Euripides, Hecuba

LCL 484: 400-401




ΠΟΛΥΔΩΡΟΥ ΕΙΔΩΛΟΝἭκω νεκρῶν κευθμῶνα καὶ σκότου πύλαςλιπών, ἵν᾿ Ἅιδης χωρὶς ᾤκισται θεῶν,Πολύδωρος, Ἑκάβης παῖς γεγὼς τῆς ΚισσέωςΠριάμου τε πατρός, ὅς μ᾿, ἐπεὶ Φρυγῶν πόλιν5κίνδυνος ἔσχε δορὶ πεσεῖν Ἑλληνικῷ,δείσας ὑπεξέπεμψε Τρωικῆς χθονὸςΠολυμήστορος πρὸς δῶμα Θρῃκίου ξένου,ὃς τήνδ᾿ ἀρίστην Χερσονησίαν πλάκασπείρει, φίλιππον λαὸν εὐθύνων δορί.10πολὺν δὲ σὺν ἐμοὶ χρυσὸν ἐκπέμπει λάθρᾳπατήρ, ἵν᾿, εἴ ποτ᾿ Ἰλίου τείχη πέσοι,τοῖς ζῶσιν εἴη παισὶ μὴ σπάνις βίου.νεώτατος δ᾿ ἦ Πριαμιδῶν, ὃ καί με γῆςὑπεξέπεμψεν· οὔτε γὰρ φέρειν ὅπλα15οὔτ᾿ ἔγχος οἷός τ᾿ ἦ νέῳ βραχίονι.ἕως μὲν οὖν γῆς ὄρθ᾿ ἔκειθ᾿ ὁρίσματα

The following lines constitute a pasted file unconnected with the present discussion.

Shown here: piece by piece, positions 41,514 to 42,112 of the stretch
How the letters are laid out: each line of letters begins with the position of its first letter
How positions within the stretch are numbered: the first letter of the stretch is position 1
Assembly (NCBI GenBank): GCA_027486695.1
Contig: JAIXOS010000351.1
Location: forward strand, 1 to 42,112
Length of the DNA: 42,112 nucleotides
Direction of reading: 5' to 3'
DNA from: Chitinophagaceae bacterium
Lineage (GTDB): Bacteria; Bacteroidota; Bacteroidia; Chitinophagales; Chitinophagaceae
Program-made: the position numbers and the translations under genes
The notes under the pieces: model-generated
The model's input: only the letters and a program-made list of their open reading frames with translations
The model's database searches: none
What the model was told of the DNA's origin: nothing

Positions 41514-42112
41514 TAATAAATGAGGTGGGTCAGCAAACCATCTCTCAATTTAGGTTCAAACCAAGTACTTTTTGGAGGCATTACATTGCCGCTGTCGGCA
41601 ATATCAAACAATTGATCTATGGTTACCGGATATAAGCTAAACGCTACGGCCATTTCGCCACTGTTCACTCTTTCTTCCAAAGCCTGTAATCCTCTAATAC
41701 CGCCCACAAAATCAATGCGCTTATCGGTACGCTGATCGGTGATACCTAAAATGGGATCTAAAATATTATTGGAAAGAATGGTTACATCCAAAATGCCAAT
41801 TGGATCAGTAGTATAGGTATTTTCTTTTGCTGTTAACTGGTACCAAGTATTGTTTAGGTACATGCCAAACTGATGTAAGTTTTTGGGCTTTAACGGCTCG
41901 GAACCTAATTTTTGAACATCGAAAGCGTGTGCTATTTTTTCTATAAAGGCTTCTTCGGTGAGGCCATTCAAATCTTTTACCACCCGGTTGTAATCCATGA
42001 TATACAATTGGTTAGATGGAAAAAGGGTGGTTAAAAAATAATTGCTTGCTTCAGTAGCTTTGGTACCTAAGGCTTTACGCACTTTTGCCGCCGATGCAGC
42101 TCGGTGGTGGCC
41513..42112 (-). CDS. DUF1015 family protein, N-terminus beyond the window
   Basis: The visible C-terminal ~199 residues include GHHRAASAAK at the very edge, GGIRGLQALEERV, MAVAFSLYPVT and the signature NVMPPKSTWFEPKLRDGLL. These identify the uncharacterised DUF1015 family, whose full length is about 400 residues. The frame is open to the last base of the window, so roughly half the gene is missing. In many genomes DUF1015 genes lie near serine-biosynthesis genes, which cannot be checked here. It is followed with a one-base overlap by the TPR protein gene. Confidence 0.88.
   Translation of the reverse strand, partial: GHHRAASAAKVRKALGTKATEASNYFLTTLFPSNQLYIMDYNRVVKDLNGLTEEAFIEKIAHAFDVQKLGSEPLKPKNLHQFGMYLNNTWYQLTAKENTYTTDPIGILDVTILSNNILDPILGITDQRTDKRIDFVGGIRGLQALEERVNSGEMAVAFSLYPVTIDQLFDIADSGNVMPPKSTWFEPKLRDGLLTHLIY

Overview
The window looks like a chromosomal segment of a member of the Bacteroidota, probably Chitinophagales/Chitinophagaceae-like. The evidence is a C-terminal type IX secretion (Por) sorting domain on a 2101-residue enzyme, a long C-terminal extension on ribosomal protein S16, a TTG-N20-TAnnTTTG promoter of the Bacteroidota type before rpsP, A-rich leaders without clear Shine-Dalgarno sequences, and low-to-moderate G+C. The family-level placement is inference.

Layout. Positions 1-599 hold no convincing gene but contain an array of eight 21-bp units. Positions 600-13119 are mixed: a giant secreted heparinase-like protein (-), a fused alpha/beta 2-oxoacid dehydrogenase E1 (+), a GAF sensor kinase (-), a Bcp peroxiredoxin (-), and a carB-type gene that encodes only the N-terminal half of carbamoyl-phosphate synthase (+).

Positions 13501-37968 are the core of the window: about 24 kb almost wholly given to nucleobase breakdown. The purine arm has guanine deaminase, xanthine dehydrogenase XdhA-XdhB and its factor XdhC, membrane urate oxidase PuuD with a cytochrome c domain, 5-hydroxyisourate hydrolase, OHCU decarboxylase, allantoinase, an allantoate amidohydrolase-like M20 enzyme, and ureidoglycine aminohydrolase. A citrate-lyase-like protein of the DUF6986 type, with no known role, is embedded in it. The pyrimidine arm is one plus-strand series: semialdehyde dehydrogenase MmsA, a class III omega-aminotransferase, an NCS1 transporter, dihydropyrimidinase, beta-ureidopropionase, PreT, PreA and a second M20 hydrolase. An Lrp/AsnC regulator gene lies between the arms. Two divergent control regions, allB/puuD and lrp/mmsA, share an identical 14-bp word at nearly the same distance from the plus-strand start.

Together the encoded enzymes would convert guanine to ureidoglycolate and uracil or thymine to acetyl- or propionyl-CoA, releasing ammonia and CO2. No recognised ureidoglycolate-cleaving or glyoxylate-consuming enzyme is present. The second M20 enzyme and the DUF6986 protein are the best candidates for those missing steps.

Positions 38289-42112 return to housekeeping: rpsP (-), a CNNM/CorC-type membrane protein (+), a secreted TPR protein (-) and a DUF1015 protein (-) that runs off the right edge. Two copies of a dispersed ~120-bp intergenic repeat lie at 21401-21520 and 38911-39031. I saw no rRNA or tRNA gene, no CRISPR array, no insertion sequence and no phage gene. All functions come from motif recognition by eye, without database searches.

• 8τήνδ᾿ Hermann: τὴν C



Enter Polydorus’ Ghost on the theologeion above the skene.
Polydorus’ Ghost

I have come from the hiding place of the dead and the gates of darkness, where Hades dwells apart from the other gods. I am Polydorus, son of Hecuba, Cisseus’ daughter, and of Priam. When the city of the Phrygians 1 was in danger of falling to the Greek spear, Priam in fear sent me away secretly from the land of Troy to the house of his Thracian guest-friend, Polymestor, who sows this fertile plain of the Chersonese 2 and rules with his spear over a horse-loving folk. My father secretly sent a large sum of gold with me so that if some day the walls of Ilium should fall, his surviving sons would not lack the means to live. I was the youngest of Priam’s sons, and it was for this reason that he sent me away secretly, for I could not wear the gear of war or wield a spear with my young arm.

As long as the land’s boundary markers stood erect and

DOI: 10.4159/DLCL.euripides-hecuba.1995